The Philadelphia Music Alliance for Youth Artist’s Initiative, or PMAY, commemorated its 5-year anniversary on June 10 at the Temple Performing Arts Center by assembling an orchestra of its students and alumni.
PMAY is a collective of musical organizations throughout Philadelphia dedicated to supporting students from communities that are “underrepresented” in the classical music world. The program offers workshops and financial assistance for professional development such as lessons, camps and orchestral participation.
Dr. Najib Wong, director of PMAY, said this is the first time the organization has brought together its alumni and current students to play together in one orchestra.
“Our focus is really to provide the resources, the mentorship, the financial support, all of those things, emotional support, to the students that are in middle school and high school to be prepared to audition to these top music schools and programs at the college level,” he said.
One of its most notable successes is Mayfair’s own Na’Zir McFadden, an alumni of PMAY, who was recently named Assistant Conductor and Phillip & Lauren Fisher Community Ambassador of the Detroit Symphony Orchestra.
“We want to add to the diversity and the vibrancy of the art form wherever they go,” Wong said. “We’re proud that we’ve become a community, working together at every level. They’re all connected.”
According to a widely referenced 2016 report by the League of American Orchestras, non-white musicians make up less than 15% of those in professional orchestras, with marginal changes over the last few decades. Organizations like PMAY hope to close this gap.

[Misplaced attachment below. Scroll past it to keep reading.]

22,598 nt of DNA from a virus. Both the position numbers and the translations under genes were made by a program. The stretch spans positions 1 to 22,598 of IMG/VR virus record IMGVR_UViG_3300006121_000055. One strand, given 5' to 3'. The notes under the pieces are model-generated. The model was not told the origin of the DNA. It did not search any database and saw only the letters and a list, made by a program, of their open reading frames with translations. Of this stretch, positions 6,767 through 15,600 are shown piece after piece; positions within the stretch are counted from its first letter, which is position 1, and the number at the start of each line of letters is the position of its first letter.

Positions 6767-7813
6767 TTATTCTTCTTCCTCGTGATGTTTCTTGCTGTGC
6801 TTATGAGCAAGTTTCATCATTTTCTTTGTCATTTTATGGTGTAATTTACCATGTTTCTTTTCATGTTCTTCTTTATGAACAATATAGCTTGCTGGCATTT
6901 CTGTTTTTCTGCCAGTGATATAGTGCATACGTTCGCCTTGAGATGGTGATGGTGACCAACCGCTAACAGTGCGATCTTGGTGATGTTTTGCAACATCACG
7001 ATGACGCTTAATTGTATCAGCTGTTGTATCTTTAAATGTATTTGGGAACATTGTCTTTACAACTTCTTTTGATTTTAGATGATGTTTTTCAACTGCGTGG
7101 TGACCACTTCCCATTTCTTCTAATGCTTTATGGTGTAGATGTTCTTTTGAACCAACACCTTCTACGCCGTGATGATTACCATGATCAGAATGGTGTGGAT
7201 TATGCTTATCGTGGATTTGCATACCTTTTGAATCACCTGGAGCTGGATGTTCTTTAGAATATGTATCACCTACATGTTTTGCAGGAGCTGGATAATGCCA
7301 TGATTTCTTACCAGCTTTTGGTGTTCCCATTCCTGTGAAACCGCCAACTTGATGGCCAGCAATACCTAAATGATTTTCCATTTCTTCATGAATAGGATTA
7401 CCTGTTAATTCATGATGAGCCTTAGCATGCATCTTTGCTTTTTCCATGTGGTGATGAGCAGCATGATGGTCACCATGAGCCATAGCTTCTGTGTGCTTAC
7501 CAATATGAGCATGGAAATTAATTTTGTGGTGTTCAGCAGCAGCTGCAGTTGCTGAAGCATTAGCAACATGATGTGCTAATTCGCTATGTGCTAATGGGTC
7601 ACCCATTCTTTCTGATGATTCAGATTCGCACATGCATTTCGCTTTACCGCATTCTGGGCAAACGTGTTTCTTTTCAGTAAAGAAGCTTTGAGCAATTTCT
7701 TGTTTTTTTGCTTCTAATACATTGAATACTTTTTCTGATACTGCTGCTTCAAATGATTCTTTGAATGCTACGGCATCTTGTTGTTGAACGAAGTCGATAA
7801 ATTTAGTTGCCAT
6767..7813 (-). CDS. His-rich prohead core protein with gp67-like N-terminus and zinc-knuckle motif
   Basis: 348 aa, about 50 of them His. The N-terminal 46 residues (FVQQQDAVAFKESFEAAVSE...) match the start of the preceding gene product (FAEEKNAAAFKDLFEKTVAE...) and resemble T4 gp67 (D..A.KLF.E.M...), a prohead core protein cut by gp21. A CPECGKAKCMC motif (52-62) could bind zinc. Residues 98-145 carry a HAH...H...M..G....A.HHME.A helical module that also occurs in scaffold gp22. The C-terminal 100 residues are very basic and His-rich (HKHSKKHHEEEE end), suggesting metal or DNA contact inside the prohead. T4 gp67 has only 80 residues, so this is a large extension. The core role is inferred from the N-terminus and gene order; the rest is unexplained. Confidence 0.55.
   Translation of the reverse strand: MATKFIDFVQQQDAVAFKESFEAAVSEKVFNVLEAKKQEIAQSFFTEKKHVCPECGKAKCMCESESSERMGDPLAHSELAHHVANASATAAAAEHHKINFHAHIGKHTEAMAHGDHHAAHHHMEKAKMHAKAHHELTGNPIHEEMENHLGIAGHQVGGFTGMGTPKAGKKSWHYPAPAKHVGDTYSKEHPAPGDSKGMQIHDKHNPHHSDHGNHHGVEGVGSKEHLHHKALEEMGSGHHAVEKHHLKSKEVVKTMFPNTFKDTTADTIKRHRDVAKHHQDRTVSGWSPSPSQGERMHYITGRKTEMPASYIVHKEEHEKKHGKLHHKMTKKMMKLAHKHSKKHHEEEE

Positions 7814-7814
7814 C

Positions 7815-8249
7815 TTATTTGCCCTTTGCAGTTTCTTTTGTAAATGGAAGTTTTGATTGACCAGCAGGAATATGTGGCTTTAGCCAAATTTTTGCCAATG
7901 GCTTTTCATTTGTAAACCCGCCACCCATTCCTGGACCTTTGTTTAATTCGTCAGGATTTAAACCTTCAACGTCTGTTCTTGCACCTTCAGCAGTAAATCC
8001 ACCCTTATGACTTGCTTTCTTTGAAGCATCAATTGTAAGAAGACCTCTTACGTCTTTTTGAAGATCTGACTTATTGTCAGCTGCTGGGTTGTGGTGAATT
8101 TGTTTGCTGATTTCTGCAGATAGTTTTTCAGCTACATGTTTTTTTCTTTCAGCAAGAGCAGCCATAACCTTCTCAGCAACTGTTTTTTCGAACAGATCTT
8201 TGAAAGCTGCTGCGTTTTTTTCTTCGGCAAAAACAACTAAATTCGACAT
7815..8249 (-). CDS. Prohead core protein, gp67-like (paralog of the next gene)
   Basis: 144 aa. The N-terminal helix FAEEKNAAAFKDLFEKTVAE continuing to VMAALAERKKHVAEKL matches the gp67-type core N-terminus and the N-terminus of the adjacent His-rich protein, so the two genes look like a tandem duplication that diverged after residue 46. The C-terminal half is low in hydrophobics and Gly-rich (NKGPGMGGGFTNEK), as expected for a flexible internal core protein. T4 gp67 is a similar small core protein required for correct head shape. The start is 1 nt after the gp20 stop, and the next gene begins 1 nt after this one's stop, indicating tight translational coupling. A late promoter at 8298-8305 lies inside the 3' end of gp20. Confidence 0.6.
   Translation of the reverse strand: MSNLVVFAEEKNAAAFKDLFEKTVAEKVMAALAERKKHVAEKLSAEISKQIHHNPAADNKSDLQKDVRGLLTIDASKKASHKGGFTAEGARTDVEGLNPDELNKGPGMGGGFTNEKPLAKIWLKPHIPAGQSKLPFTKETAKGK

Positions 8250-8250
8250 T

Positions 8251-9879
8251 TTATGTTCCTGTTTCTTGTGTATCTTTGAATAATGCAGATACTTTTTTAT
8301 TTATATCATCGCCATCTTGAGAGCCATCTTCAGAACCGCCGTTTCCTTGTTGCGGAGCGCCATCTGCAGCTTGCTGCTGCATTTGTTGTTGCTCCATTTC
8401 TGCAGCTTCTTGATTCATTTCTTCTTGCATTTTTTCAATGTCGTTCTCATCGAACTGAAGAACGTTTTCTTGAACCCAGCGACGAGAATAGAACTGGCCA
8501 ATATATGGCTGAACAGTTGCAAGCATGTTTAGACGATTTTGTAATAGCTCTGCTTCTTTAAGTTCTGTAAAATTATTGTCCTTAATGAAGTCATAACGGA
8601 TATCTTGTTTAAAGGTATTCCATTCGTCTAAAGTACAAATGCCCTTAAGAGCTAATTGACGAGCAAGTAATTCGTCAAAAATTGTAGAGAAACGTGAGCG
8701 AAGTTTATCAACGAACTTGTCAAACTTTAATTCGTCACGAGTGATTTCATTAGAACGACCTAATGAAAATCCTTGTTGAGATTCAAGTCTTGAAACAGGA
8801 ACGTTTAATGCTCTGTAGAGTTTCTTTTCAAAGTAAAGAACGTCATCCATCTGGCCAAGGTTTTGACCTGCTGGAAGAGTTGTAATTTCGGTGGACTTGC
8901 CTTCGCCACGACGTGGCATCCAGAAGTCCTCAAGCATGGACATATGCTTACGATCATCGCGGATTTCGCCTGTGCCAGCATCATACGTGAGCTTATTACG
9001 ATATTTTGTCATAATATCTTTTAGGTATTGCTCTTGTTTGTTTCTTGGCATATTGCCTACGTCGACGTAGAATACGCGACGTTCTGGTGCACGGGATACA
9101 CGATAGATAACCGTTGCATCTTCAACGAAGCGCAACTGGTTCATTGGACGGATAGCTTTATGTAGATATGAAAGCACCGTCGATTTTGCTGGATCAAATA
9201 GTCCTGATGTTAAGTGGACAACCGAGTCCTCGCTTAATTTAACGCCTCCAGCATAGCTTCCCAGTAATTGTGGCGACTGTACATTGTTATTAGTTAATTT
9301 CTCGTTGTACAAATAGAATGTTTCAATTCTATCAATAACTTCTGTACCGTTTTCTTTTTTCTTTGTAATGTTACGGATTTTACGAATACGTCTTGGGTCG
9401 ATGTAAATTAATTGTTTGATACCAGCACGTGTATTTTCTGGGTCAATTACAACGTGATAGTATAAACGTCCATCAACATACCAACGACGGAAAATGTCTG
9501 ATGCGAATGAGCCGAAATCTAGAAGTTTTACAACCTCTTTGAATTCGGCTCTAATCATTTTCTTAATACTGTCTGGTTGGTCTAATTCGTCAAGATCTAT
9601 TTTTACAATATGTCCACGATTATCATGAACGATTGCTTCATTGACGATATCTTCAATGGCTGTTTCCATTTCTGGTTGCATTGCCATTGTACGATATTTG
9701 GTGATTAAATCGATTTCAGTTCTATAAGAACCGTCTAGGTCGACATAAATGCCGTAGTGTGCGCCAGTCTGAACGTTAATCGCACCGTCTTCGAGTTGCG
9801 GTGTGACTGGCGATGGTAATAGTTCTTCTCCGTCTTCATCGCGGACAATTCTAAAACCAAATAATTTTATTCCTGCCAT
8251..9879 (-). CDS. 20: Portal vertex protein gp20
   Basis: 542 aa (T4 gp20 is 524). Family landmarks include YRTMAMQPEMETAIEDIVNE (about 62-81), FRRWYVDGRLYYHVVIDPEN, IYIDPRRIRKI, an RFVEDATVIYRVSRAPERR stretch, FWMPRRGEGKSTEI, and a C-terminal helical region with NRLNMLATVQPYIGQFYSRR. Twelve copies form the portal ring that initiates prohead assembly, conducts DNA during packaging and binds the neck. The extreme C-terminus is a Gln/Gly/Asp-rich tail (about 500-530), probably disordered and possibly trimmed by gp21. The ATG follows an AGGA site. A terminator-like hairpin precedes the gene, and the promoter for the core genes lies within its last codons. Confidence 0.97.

“There’s not many people of color doing this on the orchestral stage,” Wong said. “People don’t see themselves doing this so it’s hard to find role models. It’s hard to find teachers, mentors, supporters. You kind of become the uncool kid, you’re the only one doing this in your community.”
Along with a lack of representation, classical music is expensive, competitive and not always introduced to young people. Often the most successful are those who have access to private lessons from a young age, and those who can afford expensive instruments.
McFadden also points out the culture, referencing a “concert attitude” where people are looked down upon for clapping between movements, or wearing casual clothes to concerts.
“In a way this is what makes it so difficult or unappealing to people of color,” McFadden said. “We already face so many challenges in our day-to-day lives. Why would we want to be a part of something that’s another barrier added onto our daily lives?”
PMAY hopes to aid in breaking down those barriers. After all, those middle and high school students who practice classical music now will become integrated into the culture, and leave their own mark.
“The good thing about PMAY is that, yes, they’re introducing, but they’re also saying, ‘Hey, it’s OK to be yourself and play your instrument how you want,’ ” McFadden said. “They’re giving the opportunity so there are little to no barriers for the students to express themselves through music.”
McFadden will formally begin his new position in the 2022-2023 season. Along with his conductor duties, McFadden will serve as a mentor to student musicians, just as he was mentored in PMAY.
“For them to be able to see that someone of their generation, and a black man, is able to make a career for himself and to do well … I want to be an inspiration to the kids,” he said.
In its 5 years, PMAY had graduated over 35 students. As PMAY looks to the future, it hopes to see more of its students receiving full scholarships to school, and finding their place in a field that needs them.
“This constant encouragement is something every kid needs,” McFadden said. “This constant pushing or this encouragement.”